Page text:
It is estimated that about 1 in 4 websites on the internet are built on WordPress. Blogging with WordPress is easy as the popular platform caters to all demographics – whether you’re 50 years old, starting a blog about your favourite hobby, starting a new business or building on your existing online presence.
We understand that the thought of building a site from scratch can be overwhelming, regardless of your technical prowess; be not afraid! Here is our step-by-step WordPress beginner guide to getting started.
WordPress Beginner Guide:
First off, you’ll need these…
Before charging ahead, you will need to have the following to prepare yourself for this process:
An idea for the domain name(s) you intend on using for your blog.
It’s not a big deal if you completely change your mind on what domain name you use, and you do not need to have a domain registered just yet; having some ideas on what name you will use will help shape the way you set up the layout your website.
Check out our post on how to choose the best domain name first if you’re stuck for ideas.
A web hosting environment where you can install WordPress.org.
The easiest way to get started on building a WordPress website is to install it on an active web hosting plan, which will save you the trouble of uploading files and databases later once it’s time to “go live” (which is a consequence of building your website offline using tools such as XAMPP).
WordPress.org is the “self-hosted” version of the WordPress site builder. It’s free to use and can be installed on just about any web hosting server. We recommend this over the WordPress.com version as there are far more plugins and themes available, as well as greater freedoms around the types of content you can put on your website.
Although not necessary for running a WordPress.org site, we recommend choosing a web hosting plan that comes with a WordPress Toolkit or installer so that you can get set and ready to go in just a few clicks. If you haven’t yet decided on a domain name, don’t stress! You can choose “I already have a domain name” while setting up your hosting service and use a placeholder. The domain used on your web hosting service can be changed later when you’ve decided on one.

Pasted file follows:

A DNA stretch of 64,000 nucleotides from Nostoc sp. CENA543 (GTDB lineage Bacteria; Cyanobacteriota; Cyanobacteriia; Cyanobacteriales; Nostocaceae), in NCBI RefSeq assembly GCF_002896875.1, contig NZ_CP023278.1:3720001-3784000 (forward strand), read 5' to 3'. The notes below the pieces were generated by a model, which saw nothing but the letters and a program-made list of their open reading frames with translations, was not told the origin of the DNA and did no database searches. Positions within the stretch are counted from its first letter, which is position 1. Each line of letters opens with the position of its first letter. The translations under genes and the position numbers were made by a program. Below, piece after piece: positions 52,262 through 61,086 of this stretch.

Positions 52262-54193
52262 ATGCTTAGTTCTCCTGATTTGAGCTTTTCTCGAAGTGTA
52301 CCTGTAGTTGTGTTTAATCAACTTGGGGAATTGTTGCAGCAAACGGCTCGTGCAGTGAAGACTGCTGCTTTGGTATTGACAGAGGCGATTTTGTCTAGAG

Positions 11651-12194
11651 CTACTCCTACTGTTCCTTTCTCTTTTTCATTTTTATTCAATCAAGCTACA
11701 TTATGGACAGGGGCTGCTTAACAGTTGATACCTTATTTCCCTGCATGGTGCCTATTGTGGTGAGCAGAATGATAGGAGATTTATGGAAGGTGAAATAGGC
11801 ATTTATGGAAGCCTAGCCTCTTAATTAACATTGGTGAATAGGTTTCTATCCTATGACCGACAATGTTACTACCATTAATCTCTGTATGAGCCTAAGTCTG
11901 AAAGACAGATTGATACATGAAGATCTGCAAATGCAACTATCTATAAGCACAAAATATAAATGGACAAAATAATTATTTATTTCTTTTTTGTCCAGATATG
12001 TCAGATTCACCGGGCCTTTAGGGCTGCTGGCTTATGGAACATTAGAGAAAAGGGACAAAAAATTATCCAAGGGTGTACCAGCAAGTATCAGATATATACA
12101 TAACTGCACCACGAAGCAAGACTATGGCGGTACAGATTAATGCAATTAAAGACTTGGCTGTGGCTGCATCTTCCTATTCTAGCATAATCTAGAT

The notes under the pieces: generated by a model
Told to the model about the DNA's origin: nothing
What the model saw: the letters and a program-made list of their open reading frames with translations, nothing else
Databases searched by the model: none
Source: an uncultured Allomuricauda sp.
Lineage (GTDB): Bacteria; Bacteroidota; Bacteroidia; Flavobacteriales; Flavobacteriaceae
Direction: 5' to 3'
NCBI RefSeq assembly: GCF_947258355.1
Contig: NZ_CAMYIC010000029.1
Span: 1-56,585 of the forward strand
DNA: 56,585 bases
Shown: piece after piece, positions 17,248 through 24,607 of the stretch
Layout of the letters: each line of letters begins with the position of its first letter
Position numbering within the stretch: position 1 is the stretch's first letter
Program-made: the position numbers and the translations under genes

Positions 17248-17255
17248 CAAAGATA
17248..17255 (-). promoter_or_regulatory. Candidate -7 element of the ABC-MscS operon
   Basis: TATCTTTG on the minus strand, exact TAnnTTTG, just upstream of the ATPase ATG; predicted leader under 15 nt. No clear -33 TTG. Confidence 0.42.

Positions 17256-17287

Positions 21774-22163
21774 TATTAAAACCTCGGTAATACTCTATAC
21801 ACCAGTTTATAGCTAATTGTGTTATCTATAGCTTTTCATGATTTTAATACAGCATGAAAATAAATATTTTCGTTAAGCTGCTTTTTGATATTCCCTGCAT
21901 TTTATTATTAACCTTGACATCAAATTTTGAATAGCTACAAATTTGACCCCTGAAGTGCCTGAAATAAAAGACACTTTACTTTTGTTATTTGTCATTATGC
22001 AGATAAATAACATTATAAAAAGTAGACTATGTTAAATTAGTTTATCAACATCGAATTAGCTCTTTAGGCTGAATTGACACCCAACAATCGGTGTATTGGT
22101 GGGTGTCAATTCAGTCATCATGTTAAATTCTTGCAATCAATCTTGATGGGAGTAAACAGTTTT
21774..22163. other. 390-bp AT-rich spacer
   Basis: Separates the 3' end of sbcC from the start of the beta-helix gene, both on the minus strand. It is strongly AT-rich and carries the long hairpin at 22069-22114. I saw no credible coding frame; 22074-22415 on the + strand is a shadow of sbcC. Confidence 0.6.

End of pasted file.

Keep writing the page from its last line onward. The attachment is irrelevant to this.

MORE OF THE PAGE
Ready, set… go!
Now you have a web hosting environment to work in. It’s time to install WordPress. Refer to the official guide from WordPress.org for detailed steps on using ‘automatic installation tools’ or manually uploading the WordPress files and creating your database. If you’ve chosen a VentraIP Australia service, you can refer to our guides on how to do this instead.
Check out how you can install and log in to the WordPress admin in just a few clicks!
During the set-up process, you will have the opportunity to nominate your site title (what shows on your web browser tab), admin account, and database name.
Not sure what to enter for these? Don’t stress over these little details – they can all be changed later. If you’re using an automatic installer, you can safely start using the default values and then change those details later as you wish.
Visiting your newly-installed website
If you’ve decided upon a domain name, make sure it is connected to your web hosting service. Consult your hosting provider for assistance in ensuring that your domain name is connected to your web hosting. If you are a VentraIP Australia customer, you can consult Step One of our Getting Started series or give our 24/7 support team a call for help with this.
If you haven’t got your domain name at this point, OR if your domain name isn’t loading your website yet, there is a safe and reliable workaround for you. Use our guide on testing your website before pointing your domain to learn about your computers ‘Hosts file’ and how you can use it to load a website without needing the domain name to work.
Now that’s out of the way, try visiting your website in your web browser. You will likely see the ‘default’ theme and content that comes with WordPress – either the TwentyTwenty theme or the new Twenty Twenty-One theme. Log in to your admin account by navigating to yourwebsite.com/wp-admin/ and entering your credentials.
Now, it’s time to customise!
From your WordPress Admin, find and hover over Appearance in the left toolbar, then select Customise. This section allows you to change your website’s appearance on a ‘global’ or site-wide basis. Changes made here will apply to all of your pages and posts.
Start with a theme